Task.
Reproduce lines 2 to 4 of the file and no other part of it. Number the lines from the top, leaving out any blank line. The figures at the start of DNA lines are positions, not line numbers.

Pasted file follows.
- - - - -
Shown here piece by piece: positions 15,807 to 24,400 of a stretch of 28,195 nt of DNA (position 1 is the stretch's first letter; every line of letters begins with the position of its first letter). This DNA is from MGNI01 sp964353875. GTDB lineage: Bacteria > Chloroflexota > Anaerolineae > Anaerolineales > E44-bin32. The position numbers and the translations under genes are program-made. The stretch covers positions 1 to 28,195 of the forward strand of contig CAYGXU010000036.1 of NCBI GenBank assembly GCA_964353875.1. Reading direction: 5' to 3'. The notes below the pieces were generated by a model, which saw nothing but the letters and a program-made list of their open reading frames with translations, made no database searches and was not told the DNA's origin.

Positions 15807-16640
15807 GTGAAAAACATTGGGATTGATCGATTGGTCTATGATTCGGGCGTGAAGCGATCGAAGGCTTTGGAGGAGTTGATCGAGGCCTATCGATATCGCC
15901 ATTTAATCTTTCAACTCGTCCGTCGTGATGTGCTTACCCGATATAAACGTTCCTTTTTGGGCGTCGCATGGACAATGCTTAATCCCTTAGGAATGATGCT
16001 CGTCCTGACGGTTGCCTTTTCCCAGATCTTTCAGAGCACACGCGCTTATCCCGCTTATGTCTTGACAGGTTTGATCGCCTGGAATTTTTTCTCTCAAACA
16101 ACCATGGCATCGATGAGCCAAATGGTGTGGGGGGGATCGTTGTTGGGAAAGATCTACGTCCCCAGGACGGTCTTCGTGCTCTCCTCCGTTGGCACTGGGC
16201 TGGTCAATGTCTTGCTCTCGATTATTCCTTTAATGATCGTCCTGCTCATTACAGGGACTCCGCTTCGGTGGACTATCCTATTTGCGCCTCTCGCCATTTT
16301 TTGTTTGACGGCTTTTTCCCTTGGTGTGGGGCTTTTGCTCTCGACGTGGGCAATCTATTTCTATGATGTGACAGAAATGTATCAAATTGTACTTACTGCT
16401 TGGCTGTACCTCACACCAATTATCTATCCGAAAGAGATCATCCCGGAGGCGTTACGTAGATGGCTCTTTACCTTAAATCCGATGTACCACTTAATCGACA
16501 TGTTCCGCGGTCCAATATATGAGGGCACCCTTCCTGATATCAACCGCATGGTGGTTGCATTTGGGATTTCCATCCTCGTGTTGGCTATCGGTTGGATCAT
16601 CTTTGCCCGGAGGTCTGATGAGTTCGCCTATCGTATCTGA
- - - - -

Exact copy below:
Positions 15807-16640
15807 GTGAAAAACATTGGGATTGATCGATTGGTCTATGATTCGGGCGTGAAGCGATCGAAGGCTTTGGAGGAGTTGATCGAGGCCTATCGATATCGCC
15901 ATTTAATCTTTCAACTCGTCCGTCGTGATGTGCTTACCCGATATAAACGTTCCTTTTTGGGCGTCGCATGGACAATGCTTAATCCCTTAGGAATGATGCT